Been a while since I posted here, although I have been keeping up with the posts (somewhat). As a side note, greetings to ck and Randy. I’d like to assure you guys that I’m NOT dead, and I’ll try not to take those comments personally <grin>. And my middle initial IS “T”, but thankfully, it doesn’t stand for “Tiberius”. And I premiered 6 years before the series, so I guess Mr. Roddenberry didn’t have his glasses on when he read the birth certificate.
I still firmly believe that a market exists, or could be created with VERY little effort. I’m so very tired of the same game being repackaged in different characters/artwork. “Resistance” is “Call of Duty” with aliens instead of Nazis, etc. There aren’t any games out there that really require any creative thought, or have the biting humor that made SQ in all it’s incarnations such a hit.
I was never a fan of the mouse driven episodes. The interface never seemed as much fun as the joystick/text combination. I was also a little disappointed by the more complex artwork. It WAS more sophisticated, to be sure, and beautifully rendered, but it somehow lacked the charm of the “cubistic” renderings. (I still get tickled thinking about the “ZZ Top Blues Brothers” in the original; or the Alien awkwardly stalking Roger down the corridor, intent on a romantic interlude). Subtle, but funny stuff.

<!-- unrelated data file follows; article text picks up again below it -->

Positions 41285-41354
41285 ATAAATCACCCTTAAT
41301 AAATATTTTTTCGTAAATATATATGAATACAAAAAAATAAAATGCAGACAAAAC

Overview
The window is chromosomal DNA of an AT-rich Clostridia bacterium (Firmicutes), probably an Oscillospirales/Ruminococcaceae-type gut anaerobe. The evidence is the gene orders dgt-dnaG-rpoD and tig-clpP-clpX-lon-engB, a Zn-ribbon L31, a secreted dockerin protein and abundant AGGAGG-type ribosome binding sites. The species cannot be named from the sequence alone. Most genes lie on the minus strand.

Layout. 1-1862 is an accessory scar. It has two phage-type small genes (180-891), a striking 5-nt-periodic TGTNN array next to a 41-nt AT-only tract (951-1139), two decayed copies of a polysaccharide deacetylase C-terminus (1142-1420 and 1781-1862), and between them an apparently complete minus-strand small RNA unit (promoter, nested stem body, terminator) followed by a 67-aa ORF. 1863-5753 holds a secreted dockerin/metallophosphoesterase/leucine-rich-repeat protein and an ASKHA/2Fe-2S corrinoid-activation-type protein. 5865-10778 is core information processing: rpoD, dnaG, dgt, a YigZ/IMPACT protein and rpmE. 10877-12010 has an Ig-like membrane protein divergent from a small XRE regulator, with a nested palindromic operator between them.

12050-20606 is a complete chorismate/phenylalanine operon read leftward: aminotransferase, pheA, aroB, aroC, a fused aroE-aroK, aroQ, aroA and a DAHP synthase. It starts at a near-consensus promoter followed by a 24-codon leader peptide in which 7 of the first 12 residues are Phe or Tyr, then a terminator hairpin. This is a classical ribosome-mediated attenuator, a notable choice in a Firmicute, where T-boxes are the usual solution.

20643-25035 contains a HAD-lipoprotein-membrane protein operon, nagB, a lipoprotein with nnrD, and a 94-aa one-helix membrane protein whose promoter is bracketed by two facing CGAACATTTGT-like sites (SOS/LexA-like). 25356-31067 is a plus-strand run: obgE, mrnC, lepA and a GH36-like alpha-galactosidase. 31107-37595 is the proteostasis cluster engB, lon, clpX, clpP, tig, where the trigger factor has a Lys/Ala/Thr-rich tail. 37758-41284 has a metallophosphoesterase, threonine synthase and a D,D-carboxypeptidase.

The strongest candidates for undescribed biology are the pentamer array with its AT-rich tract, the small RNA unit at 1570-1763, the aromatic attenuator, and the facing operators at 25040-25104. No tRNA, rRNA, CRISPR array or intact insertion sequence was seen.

Either of you guys remember “Lands of Lore” ? That was rather interesting, even though it wasn’t a huge hit. The Robin Hood adventure, “Conquest of the Long Bow” I think it was called, held the same kind of promise that any of the other games held back then, although it lacked “The Two Guys from Andromeda” sense of humor. And I think EA was responsible for “Starflight”, which even though monotonous, was still entertaining in it’s own way. It STILL required more thought than the “point, shoot, and slaughter” games of today.
I think, (and most certainly HOPE), that if this generation of gamers were presented with something “new and different”, (notice the twinge of sarcasm), that they would most likely respond. The one thing that 99% of all gamers, then and now, have in common is the desire to place themselves IN the game. And requiring thought to solve the puzzles AND having an interactive mode makes that easy. It doesn’t really require thought to steal a car, beat up some hookers, or destroy a city with a coded tank like in “GTA” It also doesn’t take a lot of thought to beat the crap out of either a computer character, or your buddy’s character like in “Mortal Kombat” or “Street Fighter” or any of a hundred other titles all with the same basic engine. (I DO concede to the manual dexterity aspect of these games, however).
Maybe I’m a relic – but I LIKE to think. I also like to laugh and chuckle. And those elements are exactly what are missing in today’s games. Yeah, the graphics are impressive – so what. Yeah, the moves are so complex that only kids can pull ’em off – so what. There’s no sense of triumph of having solved the riddle, or the satisfaction of having shared the joke with, or matched wits with the likes of Scott and Mark. I can almost guarantee that some software company somewhere would be stepping into a goldmine if they would run with the idea.